The China version of Ideapad 330 is 2.1 KG machine powered by Core i3 product formerly known as Cannon Lake 10nm. This is a dual-core mobile chip with four thread support and clock speeds of 2.2 GHz base and 3.2 GHz maximal turbo frequency. This is a 15W TDP part without GPU. JD.com in China still carries this machine and it sells for 3399 Yuan, an equivalent to 425,37 Euro / 490.88 USD. The machine is powered by Radeon 540 and WIndows 10 Home.
The Crimson Canyon NUC parts have been listed in Europe at quite a steep price but still not available for purchase. It is not surprising that NUC8i3CYSM NUC is using the same CPU8121U CPU 10nm Canyon Lake and Radeon R540. It looks like the dual core with four tread Core i3 doesn't really have the GPU. The NUC system comes with 8GB RAM, 1TB drive the CPU below as well as Radeon 540 graphics, Windows 10 Home and is listed for 570 Eur while the version with soldered 4GB of RAM starts at 521 Euro. One of the retailers claims that it might ship them in late October, so in the next two weeks.
Brandt also confirmed what other Intel executives said in the last financial conference call. The mass market production of 10nm parts is expected in the holiday season of 2019. This is - give or take - a week almost exactly a year from now.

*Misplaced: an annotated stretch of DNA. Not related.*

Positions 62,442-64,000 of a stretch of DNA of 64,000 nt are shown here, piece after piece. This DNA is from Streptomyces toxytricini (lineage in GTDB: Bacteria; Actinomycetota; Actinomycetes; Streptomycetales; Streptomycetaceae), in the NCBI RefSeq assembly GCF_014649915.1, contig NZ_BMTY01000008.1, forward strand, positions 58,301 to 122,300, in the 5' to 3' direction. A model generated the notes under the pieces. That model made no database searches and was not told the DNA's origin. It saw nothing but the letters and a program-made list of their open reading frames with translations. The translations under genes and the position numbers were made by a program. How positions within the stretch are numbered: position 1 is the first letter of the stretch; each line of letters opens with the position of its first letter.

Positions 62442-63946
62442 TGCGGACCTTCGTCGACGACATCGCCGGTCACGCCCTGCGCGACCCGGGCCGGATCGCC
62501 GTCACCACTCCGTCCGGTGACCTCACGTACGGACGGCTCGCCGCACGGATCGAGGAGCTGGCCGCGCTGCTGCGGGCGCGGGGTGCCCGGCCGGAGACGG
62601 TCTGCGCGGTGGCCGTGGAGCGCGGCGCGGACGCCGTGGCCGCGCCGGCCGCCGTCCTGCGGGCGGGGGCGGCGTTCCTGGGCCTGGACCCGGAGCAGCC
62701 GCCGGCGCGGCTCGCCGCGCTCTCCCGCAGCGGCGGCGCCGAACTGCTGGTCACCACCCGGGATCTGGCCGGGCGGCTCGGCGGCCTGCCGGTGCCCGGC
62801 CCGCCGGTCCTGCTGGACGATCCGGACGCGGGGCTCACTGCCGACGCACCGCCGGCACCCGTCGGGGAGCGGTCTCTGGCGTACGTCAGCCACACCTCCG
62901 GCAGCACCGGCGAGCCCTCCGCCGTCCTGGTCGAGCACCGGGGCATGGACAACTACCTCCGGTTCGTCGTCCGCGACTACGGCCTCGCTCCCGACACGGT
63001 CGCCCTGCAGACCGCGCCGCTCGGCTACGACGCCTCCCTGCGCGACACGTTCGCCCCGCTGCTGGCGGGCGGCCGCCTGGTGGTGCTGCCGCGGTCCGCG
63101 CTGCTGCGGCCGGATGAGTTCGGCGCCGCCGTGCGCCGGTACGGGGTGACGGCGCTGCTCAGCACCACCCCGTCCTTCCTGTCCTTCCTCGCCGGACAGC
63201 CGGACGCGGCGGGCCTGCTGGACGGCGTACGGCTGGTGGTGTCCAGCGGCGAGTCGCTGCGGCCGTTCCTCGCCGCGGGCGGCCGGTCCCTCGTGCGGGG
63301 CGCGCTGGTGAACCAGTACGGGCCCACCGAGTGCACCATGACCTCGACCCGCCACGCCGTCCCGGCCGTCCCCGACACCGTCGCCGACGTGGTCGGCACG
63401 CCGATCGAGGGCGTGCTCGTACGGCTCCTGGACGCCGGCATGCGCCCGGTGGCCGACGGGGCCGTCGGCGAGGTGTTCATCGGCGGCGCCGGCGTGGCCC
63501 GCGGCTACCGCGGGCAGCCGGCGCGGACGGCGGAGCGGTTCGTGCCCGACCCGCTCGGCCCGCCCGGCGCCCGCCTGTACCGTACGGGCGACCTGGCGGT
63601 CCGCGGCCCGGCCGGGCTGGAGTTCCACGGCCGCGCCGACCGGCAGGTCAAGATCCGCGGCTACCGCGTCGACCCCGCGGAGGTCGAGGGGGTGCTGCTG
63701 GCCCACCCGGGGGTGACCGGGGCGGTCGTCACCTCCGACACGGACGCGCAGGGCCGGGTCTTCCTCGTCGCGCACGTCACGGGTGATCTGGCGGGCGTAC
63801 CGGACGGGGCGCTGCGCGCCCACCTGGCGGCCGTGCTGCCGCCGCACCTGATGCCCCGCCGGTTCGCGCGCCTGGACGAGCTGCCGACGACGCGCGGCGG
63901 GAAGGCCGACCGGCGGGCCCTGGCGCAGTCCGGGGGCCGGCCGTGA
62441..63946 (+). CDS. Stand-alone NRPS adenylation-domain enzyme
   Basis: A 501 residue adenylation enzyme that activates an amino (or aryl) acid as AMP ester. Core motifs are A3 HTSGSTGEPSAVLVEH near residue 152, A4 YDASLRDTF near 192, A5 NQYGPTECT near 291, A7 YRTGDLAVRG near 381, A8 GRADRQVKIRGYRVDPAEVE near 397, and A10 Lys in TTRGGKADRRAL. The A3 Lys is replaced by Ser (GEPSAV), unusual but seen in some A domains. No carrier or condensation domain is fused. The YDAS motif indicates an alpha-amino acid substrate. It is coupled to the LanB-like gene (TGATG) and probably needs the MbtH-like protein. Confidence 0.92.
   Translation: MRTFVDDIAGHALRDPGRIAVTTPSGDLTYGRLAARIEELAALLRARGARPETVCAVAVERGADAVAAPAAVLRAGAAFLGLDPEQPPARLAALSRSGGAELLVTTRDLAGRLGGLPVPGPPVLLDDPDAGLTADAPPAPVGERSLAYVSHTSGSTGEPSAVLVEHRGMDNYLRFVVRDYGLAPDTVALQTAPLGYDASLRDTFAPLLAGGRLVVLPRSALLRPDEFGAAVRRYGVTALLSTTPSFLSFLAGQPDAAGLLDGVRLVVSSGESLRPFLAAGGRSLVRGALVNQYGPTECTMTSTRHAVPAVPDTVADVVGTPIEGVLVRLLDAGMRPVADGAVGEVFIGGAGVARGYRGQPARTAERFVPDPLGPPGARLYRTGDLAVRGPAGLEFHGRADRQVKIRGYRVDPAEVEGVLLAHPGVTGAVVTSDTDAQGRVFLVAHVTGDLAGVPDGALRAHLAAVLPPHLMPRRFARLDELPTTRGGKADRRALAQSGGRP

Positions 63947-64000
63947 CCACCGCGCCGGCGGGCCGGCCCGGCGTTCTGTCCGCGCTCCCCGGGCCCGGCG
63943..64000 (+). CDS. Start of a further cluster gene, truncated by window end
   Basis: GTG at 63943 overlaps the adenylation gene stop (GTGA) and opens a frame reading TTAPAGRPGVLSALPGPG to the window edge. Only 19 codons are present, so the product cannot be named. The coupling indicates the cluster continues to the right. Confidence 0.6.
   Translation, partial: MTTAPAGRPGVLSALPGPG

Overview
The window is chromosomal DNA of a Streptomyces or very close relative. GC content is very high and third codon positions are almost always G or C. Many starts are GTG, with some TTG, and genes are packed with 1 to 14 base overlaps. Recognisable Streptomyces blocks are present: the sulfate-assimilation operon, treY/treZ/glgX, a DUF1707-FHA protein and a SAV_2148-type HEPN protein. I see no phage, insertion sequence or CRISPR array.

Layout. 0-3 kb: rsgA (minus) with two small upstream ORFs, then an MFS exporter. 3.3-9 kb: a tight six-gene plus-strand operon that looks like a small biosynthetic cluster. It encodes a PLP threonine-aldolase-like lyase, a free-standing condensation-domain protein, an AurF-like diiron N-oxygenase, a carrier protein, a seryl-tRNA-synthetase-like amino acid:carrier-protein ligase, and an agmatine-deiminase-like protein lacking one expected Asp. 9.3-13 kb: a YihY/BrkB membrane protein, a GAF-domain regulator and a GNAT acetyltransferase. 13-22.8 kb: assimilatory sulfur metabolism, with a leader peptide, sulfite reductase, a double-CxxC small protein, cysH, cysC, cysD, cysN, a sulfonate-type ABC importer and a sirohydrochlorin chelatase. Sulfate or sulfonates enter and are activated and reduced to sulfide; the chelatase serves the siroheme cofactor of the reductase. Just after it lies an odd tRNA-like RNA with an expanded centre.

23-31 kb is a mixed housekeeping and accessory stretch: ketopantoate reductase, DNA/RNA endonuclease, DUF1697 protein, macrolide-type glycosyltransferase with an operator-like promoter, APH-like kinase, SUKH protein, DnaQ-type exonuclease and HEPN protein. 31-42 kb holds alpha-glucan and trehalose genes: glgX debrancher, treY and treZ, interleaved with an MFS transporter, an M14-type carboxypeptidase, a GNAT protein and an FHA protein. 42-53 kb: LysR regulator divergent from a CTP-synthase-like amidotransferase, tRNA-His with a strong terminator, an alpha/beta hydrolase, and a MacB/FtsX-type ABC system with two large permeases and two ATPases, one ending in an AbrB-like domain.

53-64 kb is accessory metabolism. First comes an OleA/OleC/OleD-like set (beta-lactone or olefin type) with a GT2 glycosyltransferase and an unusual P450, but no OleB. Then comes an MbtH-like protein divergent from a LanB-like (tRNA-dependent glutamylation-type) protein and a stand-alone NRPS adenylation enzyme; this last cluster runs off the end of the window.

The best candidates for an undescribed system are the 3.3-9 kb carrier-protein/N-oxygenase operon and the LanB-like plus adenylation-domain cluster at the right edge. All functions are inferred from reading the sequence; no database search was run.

We have addressed the fact that Intel has managed to do a lot of optimization and squeeze a lot out of its 14nm. They have been stuck with 14nm for a while getting it to the 14nm+ and with current generation even at 14nm++. At the end of the day, customers want performance at the right price. Single threaded performance seems to still be in Intel’s court.
Competition is a great thing and keeps pricing realistic. If one feels that Intel is charging too much, AMD is there to fill the gap with its very successful Ryzen first and second generation. The graphics and the launch of Geforce RTX Turing based card is a perfect example of how the prices go all the way to the sky due to lack of competition.
Intel needs 10nm to polish up its image but currently, it is doing fine even with 14nm++ parts. Let’s see if this will change in early 2019 when AMD delivers its first 7nm parts. Intel’s 10nm should be close to TSMC’s 7nm but at the end of the day, customers don’t really buy transistor count, they go after performance or performance per watt.